Susan McCann is the first lady of Irish country music - and her granddaughter Sinead Heaney could be set to follow in her famous footsteps.
The 70-year-old country star often shares the stage with the talented teenager but there is no pressure on the youngster to emulate her grandmother's global success.
Ahead of Susan's fan weekend in the Carrickdale Hotel at Ravensdale outside Newry beginning on Friday, she has vowed to continue singing for as long as she can.
Growing up close to Newry in the border village of Forkhill, the fan weekend gives the veteran singer an opportunity to thank fans for supporting her four-decade-long career which has seen her perform worldwide, including Carnegie Hall in New York and the Grand Ole Opry.
Having husband Dennis and many of her grandchildren performing at the event is the icing on the cake for Susan.
"Dennis will be on the accordion and my grandchildren will be playing the harp - they love it," she said.
Granddaughter Sinead has inherited Susan's singing genes. "Sinead is 15 in July - she's like my shadow. Everytime I look around she's behind me.
"She's very knowledgeable about country music and listens to a lot of different artists.
"Sinead is a fabulous singer, she's a great country singer and I just hope she goes on to pursue a recording career because it would be a waste if she didn't."
And, of course, granny Susan is delighted the love of country music has been passed on. "There is no better music than a good country song. Country music is great party music, good dance music."
While Sinead joined Susan on her recent String of Diamonds show, her education comes first. "I have the grandchildren at the weekend, but I'm very aware of Sinead's schooling. I don't want her to miss out on that."
The pair have become a recognisable singing duo from stage and screen. "We sing together and we did The Late Late Show together. She loves it, she really does and it's great for me too."
While Susan would love to see Sinead and her other grandchildren go further with their singing careers, she knows it's their decision. "They have the singing talent but I don't push them to do it, they're loving it but I wouldn't make them do it. But if they want to do it who better to do it with than their granny."
And, just like when she was discovered as a 16-year-old singing prodigy, Susan is cautious about Sinead being in the business in her teens. "To be honest I wouldn't want her out on the road doing this stuff herself - not at her age. She needs to get her exams and get her A-levels. Then it's up to her what she wants to do afterwards when she's old enough to decide."
Susan is relishing the grandmother-granddaughter bonding time. "It's just nice for her to be with her granny and grandad and she's very helpful. She carries my cases for me," she jokes.
Sinead will sing on stage at the fan weekend, a tradition which Susan began three years ago to mark her 40th anniversary in the business.
"It's an opportunity for my school friends and neighbours to come out," she added. "There will be people there who came to see me when I was 16."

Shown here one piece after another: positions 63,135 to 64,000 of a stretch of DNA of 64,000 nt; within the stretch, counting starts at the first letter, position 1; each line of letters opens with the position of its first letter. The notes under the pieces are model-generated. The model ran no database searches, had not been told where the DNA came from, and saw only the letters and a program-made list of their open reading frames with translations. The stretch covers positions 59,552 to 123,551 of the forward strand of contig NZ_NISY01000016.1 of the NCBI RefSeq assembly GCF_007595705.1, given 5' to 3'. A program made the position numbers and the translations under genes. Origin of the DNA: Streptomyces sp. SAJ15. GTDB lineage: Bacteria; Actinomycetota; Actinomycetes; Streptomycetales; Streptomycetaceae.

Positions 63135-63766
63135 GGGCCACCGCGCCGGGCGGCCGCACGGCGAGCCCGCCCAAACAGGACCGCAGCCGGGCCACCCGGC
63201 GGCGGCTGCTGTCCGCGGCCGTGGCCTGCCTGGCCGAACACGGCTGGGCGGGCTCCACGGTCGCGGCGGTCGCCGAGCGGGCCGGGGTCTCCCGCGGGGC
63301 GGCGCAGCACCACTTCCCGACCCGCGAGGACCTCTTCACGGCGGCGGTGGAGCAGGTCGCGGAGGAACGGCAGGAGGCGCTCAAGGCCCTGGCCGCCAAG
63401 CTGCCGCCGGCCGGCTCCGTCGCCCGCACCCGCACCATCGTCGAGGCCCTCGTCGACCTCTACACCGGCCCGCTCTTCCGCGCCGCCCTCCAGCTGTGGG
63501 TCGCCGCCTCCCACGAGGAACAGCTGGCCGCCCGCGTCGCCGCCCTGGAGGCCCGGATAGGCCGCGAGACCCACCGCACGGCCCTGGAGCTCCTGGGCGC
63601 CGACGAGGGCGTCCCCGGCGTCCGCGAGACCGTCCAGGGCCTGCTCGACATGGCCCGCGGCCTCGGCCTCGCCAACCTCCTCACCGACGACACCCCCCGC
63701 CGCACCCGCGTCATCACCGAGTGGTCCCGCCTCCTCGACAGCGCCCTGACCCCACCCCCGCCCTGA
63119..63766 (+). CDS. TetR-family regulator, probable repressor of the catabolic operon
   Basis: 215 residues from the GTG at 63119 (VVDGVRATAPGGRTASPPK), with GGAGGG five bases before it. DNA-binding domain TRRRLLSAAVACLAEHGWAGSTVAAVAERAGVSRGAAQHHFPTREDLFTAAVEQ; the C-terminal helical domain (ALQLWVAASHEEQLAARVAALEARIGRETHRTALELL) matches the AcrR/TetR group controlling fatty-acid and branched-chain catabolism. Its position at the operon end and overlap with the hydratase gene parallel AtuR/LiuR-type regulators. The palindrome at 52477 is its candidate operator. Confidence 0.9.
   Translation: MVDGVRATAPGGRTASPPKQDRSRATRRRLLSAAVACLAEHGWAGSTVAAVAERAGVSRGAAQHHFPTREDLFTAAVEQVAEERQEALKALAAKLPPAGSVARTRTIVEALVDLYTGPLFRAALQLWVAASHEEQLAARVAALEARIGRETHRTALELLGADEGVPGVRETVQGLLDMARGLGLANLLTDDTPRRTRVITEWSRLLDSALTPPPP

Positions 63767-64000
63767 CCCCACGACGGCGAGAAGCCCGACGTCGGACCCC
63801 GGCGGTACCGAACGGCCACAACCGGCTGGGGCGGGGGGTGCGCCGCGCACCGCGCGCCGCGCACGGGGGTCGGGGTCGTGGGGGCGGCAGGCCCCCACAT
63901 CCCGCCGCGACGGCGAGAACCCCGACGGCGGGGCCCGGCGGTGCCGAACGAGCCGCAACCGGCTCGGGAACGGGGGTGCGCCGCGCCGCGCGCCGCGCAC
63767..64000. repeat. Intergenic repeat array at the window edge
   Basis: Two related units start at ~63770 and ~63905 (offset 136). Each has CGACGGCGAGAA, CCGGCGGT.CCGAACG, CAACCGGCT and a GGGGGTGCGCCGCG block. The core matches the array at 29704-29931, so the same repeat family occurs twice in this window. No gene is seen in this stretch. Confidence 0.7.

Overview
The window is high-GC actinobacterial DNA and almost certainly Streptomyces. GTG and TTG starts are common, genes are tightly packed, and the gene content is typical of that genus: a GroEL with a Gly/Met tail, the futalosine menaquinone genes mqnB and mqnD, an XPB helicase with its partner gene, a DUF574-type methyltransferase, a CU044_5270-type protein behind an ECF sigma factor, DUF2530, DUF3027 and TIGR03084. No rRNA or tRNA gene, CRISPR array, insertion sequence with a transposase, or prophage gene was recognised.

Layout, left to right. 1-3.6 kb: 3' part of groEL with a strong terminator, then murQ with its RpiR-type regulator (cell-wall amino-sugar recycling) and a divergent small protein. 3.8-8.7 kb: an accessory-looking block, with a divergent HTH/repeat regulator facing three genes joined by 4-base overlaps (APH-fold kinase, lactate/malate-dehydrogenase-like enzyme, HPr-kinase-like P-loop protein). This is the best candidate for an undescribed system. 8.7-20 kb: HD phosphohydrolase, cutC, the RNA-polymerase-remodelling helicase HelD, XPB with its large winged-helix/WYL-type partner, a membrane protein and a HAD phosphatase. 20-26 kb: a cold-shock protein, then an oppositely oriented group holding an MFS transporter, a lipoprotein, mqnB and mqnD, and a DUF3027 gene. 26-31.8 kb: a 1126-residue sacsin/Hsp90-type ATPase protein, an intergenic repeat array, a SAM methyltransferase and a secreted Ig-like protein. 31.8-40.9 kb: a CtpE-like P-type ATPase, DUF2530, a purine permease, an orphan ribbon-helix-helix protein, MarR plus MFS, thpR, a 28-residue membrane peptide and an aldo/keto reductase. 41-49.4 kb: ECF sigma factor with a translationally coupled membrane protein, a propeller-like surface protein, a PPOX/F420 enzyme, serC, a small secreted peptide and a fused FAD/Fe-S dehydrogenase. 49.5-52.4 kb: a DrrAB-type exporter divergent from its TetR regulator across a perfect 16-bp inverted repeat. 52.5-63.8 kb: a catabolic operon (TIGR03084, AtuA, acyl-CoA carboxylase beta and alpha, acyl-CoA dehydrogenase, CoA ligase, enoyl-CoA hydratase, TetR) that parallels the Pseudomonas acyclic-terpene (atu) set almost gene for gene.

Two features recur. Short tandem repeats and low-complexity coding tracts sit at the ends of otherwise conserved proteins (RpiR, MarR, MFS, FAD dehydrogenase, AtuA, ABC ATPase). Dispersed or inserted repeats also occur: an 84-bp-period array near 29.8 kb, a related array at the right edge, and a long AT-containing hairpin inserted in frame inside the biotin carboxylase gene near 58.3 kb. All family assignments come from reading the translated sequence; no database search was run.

Susan has left behind the years of touring but still performs a full-two-and-a-half hour show. "I love singing but I don't like travelling. I don't do as much as I used to do."
And her popularity never seems to wane with her String of Diamonds album, which was released 25 years ago, still selling.
The seminal recording got a pop makeover in recent years and she was surprised when it was snapped up by fans.
Now her shows feature the latest tech with archive footage playing out behind her on stage alongside family snaps and videos covering the past four decades of her life.
And she has never forgotten her roots with the fan weekend featuring an homage to Susan's original Ceili band, featuring herself and husband Dennis as the only surviving members or the line-up.
They will be joined by the grandchildren of all the original members. "I met Dennis in the Ceili band. It's where I started singing when I was 16. It's for all the people from the area who would remember it in its heyday."
Susan agrees there has been a renaissance in the popularity of country music thanks to singers such as Nathan Carter and Cliona Hagan (left).
"I don't know if country music will ever be as big as it was when we started, but it's doing okay. Cliona Hagan has come a long way and she's up there with the best of them and doing well for herself. I would like to see a few more girls on the scene."
She believes music is an important community tie. "Country music brings everybody together. There's no divide in country music."
And Susan has no plans to hang up her mic yet. "I hope and pray that my health continues. I will be 71 in February. I'm singing great at the moment, but the day that I go out and find it difficult to sing then I will stop. I'll step down with dignity.
"I would hate to have to stop singing, I love singing and am very happy with what I do now."
Having a house full of family and friends over for dinner is Susan's idea of fun now - along with a glass of red wine - although she does have a new album titled The Older I Get due out next month. "That's how I live my life now and I love it," she smiles.